The Spiritual-Industrial Complex is a useful book, an evidence-driven meditation on religion and politics in the American vein. Herzog analyzes an overreach implicit to the spiritual-industrial complex: it resonated with old aspirations in American Protestantism and clashed with the secular preconditions of the American constitution. But the enormous scope of Herzog’s short book opens it to a variety of critical questions. The first concerns its old-fashioned method. Recent scholarship has accented the interaction between American foreign policy and the world it aspires to shape, while Herzog seems insistent on examining American diplomatic history through a purely American lens.
The Vietnam War is the one international episode that attracts Herzog’s sustained attention, and he rightly links Washington’s affection for Ngo Dinh Diem, South Vietnam’s ill-fated Catholic President, to religious folly of one kind or another. Here Herzog could have traversed a wider historical canvas, examining, for example, the Cold War relationship between South Korea and the United States. Syngman Rhee, South Korea’s first president, was a Protestant with many ties to American missionary activities in Asia, ties that fit him perfectly into America’s spiritualized foreign policy. Less intrinsically dramatic perhaps than the Vietnam War, such trans-national Christian allegiances carry real historical relevance.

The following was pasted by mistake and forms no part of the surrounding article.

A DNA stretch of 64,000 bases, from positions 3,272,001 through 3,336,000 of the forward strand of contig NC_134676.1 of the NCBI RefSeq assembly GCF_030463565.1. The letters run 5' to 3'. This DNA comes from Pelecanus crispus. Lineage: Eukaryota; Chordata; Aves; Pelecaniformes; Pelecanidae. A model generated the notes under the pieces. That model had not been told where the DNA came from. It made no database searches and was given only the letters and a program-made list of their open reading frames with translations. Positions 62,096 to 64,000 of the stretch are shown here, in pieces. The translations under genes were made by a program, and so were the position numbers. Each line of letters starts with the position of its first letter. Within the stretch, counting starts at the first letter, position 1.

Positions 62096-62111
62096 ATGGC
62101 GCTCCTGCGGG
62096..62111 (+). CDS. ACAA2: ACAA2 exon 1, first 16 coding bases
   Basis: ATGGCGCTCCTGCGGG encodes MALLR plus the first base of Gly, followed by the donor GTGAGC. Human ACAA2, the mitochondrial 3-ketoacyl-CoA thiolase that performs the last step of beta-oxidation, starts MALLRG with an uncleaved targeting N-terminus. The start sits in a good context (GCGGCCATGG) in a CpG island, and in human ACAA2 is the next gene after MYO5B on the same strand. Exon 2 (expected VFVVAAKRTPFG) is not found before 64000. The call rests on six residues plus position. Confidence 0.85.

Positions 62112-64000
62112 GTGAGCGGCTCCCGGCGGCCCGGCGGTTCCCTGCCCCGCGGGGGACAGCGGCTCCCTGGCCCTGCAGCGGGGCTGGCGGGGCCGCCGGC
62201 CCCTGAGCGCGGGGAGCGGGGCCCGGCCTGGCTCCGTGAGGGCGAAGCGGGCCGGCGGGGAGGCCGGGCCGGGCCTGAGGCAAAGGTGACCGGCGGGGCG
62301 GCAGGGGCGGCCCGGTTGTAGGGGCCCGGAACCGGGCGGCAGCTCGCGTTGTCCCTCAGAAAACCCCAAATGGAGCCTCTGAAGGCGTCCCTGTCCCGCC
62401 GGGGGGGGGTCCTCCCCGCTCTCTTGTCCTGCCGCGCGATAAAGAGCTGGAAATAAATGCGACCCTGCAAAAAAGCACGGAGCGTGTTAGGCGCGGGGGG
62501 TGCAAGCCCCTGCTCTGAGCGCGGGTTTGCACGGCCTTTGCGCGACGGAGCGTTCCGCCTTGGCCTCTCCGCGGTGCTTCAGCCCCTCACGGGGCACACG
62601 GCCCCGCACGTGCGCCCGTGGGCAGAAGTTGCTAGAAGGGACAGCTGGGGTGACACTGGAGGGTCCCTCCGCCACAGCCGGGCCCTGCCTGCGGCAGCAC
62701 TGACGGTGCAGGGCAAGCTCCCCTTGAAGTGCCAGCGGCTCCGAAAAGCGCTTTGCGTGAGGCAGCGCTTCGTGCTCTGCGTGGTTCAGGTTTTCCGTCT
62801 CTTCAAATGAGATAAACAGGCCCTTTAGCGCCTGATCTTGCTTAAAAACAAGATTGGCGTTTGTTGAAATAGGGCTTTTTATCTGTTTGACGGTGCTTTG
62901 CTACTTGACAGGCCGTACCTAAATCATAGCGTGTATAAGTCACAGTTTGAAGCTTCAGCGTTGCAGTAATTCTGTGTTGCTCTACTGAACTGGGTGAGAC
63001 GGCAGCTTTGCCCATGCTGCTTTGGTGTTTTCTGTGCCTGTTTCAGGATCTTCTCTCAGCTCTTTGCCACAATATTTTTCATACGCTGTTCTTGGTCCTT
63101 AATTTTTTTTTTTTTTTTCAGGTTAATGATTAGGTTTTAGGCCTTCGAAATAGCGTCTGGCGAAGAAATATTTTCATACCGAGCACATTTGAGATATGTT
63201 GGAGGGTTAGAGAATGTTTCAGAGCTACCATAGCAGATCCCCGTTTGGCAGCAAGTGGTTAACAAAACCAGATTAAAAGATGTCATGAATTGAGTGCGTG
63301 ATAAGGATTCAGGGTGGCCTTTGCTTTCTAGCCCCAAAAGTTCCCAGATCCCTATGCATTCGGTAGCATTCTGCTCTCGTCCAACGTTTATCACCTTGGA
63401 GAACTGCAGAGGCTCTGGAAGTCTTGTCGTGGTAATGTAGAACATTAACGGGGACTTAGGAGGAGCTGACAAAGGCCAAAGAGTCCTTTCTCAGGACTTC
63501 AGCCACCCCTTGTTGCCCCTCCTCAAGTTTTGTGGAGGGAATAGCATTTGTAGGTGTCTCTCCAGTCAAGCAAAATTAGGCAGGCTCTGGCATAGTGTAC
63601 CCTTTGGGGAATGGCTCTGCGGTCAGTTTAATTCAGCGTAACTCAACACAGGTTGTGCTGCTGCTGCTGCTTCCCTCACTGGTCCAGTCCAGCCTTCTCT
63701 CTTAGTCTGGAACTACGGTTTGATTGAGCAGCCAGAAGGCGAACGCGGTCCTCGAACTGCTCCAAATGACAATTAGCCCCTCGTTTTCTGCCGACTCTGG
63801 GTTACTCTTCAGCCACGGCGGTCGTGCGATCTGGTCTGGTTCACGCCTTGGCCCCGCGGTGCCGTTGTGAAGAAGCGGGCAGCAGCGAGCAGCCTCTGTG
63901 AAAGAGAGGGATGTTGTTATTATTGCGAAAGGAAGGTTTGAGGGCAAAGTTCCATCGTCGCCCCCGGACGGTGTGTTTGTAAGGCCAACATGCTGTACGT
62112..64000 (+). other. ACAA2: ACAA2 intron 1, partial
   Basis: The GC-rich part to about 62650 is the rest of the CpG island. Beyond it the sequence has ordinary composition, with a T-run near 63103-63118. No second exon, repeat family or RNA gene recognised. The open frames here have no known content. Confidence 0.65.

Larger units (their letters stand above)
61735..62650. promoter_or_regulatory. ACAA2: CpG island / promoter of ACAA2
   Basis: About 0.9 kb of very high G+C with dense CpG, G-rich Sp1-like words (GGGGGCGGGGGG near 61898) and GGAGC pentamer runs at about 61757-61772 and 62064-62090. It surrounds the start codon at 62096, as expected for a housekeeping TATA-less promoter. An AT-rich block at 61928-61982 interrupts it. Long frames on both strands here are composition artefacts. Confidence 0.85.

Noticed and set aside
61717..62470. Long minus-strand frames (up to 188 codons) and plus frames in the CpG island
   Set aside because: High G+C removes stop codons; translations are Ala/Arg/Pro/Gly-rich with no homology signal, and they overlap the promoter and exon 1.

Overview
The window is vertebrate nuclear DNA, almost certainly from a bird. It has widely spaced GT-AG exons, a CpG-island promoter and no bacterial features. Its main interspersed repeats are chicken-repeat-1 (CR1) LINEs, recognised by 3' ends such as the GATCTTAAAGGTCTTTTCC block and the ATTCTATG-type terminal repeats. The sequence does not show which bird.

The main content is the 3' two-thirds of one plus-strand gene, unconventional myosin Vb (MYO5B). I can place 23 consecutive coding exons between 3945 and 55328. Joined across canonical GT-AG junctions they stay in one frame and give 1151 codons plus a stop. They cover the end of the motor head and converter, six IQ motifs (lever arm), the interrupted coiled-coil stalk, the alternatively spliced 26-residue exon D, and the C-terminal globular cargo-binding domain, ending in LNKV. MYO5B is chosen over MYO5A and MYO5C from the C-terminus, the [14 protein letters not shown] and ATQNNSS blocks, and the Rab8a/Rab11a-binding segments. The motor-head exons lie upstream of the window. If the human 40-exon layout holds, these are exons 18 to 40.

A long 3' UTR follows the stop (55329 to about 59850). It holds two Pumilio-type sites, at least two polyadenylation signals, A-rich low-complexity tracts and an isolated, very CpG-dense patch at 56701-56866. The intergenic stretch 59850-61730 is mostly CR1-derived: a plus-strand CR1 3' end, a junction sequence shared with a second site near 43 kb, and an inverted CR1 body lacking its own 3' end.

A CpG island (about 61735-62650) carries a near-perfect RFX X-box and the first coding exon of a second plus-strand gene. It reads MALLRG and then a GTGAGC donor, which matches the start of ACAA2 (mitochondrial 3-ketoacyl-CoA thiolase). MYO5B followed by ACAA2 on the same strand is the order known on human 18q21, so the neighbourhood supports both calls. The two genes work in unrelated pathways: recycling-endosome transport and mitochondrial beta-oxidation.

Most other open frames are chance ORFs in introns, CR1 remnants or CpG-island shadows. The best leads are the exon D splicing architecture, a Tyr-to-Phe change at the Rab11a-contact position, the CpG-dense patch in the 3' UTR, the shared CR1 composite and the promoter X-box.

In Western Europe, the rise of Christian Democracy also coincided with the evolution of the “spiritual-industrial complex” in the United States. Faith-based anti-communism played well on both sides of the Atlantic in the 1950s, and its constituent elements—government, media, intellect, and pulpit all tending in the same ideological direction—were not unique to the United States. Konrad Adenauer was (with qualifications) a theological-political analogue to Dwight Eisenhower: both Adenauer and Eisenhower saw Christianity as a crucial counterweight to Soviet communism and as a self-evident political factor within their respective countries. Herzog’s spiritual-industrial complex could be broadened conceptually from an American project to a project encompassing the West, a centuries-old construct to which Christianity was never peripheral.
Dissident movements in Eastern Europe and the Soviet Union constitute another missed international connection for Herzog’s argument. Truman and Eisenhower would have been thrilled to know of John Paul II. The constellation of anti-communism, Christianity, and nationalism that failed to materialize in South Vietnam later flourished in the Solidarity movement in Poland, sending political-religious ripples across Eastern Europe and Russia. To these constituencies America’s Christian anti-communism was a meaningful legacy. It was so meaningful to Aleksandr Solzhenitsyn, the greatest dissident of them all, that he came to America in the hope of seeing Christendom’s guardian angel first-hand. (He found, to his horror, an America debased by materialism and godlessness).